Design
In this study, to address highprecision machining from geometric data, a framework is implemented from the point clouds to the workpieces. The goals of the framework are as follows: (1) obtain the essential geometric information (such as sharp features) of the point clouds, (2) preserve the sharp features during machining, and (3) generate a machinable tool path.
To accomplish the above objectives, the proposed framework can be divided into three parts: mesh generation from geometric data, optimal surface segmentation for CNC, and toolpath planning with the certified scallop height. Further details of these objectives are provided in the following sections.
Mesh generation from geometric data
In this subsection, the methods used to generate a mesh model are briefly introduced. The point cloud is converted into a mesh using IGR [13], and the mesh is then denoised by applying MeshTGV [17]. The results show that IGR can produce a better mesh than the other mesh reconstruction methods, and MeshTGV can preserve sharp features without artifacts. To facilitate subsequent operations, a triangular mesh is converted into a quadrilateral mesh using Quadriflow [52]. An example of this is shown in Fig. 2.
IGR
Given an input point cloud χ = {x_{i}}_{i ∈ I} ⊂ ℝ^{3}, with or without normal data, (mathcal{N}={left{{n}_iright}}_{iin I}subset {mathbb{R}}^3). IGR learns a signed distance function (f:{R}^{mathbb{3}}times {R}^mto R) using a multilayer perceptron. The loss function is defined as follows:
$$ell left(theta right)={ell}_{chi}left(theta right)+lambda {mathbb{E}}_x{left(leftVert {nabla}_{boldsymbol{x}}fleft(boldsymbol{x},theta right)rightVert 1right)}^2$$
(1)
where λ > 0, and ‖∙‖ is L_{2} − norm.
$${ell}_{chi}left(theta right)=frac{1}{leftIright}sumlimits_{iin I}left(leftfleft(boldsymbol{x},theta right)right+tau left(leftVert {nabla}_{boldsymbol{x}}fleft(boldsymbol{x},theta right)rightVert {n}_iright)right)$$
(2)
The architecture is similar with DeepSDF and is easy to implement.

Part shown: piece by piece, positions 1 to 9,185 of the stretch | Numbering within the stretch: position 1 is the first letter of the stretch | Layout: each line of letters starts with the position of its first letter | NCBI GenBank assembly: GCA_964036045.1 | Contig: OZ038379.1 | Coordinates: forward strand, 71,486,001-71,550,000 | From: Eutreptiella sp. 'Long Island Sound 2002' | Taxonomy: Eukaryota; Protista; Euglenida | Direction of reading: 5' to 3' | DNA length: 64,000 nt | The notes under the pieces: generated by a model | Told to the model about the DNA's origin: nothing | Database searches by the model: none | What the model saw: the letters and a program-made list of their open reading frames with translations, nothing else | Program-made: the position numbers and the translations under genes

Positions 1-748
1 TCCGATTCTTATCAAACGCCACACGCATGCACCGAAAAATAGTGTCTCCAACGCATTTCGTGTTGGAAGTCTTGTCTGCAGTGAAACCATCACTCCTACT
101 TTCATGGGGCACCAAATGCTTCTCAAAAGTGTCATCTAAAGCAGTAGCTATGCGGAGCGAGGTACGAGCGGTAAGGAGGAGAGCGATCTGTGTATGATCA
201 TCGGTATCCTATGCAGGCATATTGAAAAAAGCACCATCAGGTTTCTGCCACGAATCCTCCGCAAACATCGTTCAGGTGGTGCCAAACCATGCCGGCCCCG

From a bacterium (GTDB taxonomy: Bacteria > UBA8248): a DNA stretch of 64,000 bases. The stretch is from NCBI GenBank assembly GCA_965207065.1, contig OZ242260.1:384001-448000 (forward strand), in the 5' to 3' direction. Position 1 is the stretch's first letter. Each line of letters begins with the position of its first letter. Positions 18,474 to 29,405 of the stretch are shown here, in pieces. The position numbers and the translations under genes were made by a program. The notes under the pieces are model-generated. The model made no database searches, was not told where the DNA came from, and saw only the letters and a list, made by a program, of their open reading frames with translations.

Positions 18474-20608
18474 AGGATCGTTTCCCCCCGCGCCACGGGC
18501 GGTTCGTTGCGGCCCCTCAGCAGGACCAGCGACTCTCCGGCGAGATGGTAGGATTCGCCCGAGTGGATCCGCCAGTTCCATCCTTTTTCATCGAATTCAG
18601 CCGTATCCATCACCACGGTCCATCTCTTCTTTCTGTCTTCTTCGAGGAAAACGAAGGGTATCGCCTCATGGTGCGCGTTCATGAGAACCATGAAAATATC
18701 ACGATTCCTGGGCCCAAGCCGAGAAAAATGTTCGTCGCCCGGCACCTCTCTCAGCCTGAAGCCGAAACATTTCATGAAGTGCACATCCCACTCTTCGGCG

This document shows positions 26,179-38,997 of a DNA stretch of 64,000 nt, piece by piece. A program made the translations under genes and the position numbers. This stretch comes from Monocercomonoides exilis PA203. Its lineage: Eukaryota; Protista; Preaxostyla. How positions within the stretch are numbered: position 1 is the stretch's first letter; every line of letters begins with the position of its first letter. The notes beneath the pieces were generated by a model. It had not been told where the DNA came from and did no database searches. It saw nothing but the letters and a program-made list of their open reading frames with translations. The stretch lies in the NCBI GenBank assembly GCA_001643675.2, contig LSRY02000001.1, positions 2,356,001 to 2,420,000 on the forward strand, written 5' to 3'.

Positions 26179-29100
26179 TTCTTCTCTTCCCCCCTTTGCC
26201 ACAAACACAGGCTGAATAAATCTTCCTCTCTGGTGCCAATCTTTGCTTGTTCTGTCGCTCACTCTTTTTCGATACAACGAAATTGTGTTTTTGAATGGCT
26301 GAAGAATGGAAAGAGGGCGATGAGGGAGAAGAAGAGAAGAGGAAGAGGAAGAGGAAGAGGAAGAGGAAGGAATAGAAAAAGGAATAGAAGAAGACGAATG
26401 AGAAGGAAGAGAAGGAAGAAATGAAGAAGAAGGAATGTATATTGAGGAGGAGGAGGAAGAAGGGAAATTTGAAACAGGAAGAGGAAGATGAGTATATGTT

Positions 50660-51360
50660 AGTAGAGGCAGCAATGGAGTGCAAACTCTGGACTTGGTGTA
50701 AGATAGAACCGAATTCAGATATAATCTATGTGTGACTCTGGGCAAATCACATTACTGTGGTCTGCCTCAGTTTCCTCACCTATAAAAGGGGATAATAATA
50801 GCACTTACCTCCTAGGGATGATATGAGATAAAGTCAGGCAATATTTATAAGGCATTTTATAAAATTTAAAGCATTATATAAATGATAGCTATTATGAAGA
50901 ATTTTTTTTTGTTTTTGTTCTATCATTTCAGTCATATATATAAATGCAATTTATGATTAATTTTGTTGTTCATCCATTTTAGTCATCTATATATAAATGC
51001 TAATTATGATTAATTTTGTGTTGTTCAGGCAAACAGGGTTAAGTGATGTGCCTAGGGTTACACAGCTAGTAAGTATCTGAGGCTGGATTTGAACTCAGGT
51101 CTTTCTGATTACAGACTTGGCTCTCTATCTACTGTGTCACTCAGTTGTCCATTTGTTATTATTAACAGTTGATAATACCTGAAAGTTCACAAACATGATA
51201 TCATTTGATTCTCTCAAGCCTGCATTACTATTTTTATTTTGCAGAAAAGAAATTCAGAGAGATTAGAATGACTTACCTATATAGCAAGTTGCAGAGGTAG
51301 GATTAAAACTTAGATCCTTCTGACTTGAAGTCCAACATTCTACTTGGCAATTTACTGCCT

MeshTGV
Here, MeshTGV is used to refine a noisy mesh obtained from IGR by removing the noise [17]. With MeshTGV, some difference operators are constructed on the edges and facets of the mesh and a normal filter is applied to remove the noise while preserving the sharp features. The normal filter process is converted into a nondifferentiable optimization problem. Variable splitting and ALM are introduced to solve this problem and find a smoothed normal field. Subsequently, the vertices are updated to generate the final mesh model using the scheme proposed by Zhang et al. [53].
Quadriflow
QuadriFlow is used to convert a triangular mesh into a quadrilateral mesh. QuadriFlow was developed from Instant Meshes [54] and has certain constraints added. Specifically, the regularity constraint is enforced by minimizing the cost network flow, and the consistent orientation constraint is then successively enforced. According to these constraints, one can reoptimize the position field and extract the quadrilateral mesh from the position field.
Optimal surface segmentation for CNC
To effectively preserve the sharp features of the workpiece during processing, the cutter should follow a path parallel to the sharp features rather than intersecting them. The mesh obtained in the last subsection is therefore segmented into several patches in such a way that the sharp features are located on the boundaries of each patch. A contour parallel tool path can then be generated on each patch to effectively preserve the sharp features. In this subsection, the proposed mesh segmentation method, which uses a MST, is introduced. Herein, the following new concept is also introduced:
Definition 1 A quadrilateral mesh patch E_{i} is called a sharp height field (SHF) if it satisfies the following conditions:

1.
E_{i} is quadrilateral.

2.
There are no extraordinary points in E_{i}.

3.
The sharp features are located on the boundaries of E_{i}.
Starting from the generated quadrilateral mesh F described in the previous subsection, the goal here is to segment the mesh into SHFs and control the number of SHFs using techniques applied in graph theory:
$${E}_isubseteq F,{bigcup}_i{E}_i=F,{E}_icap {E}_j=varnothing$$
(3)
where E_{i} is the SHF segmented from the given mesh.
In Definition 1, conditions 1 and 2 ensure that the SHF can be fitted using a Bspline surface. After segmentation, a tool path that satisfies the scallop height constraint on each SHF must be generated. During this process, the first and secondorder differential information of the workpiece surface must be known; however, it is difficult to obtain accurate differential information for the surface represented by a mesh. A Bspline surface is therefore used to fit the SHF after segmentation, for which conditions 1 and 2 were considered. Condition 3 preserves the sharp features of the workpiece during the processing.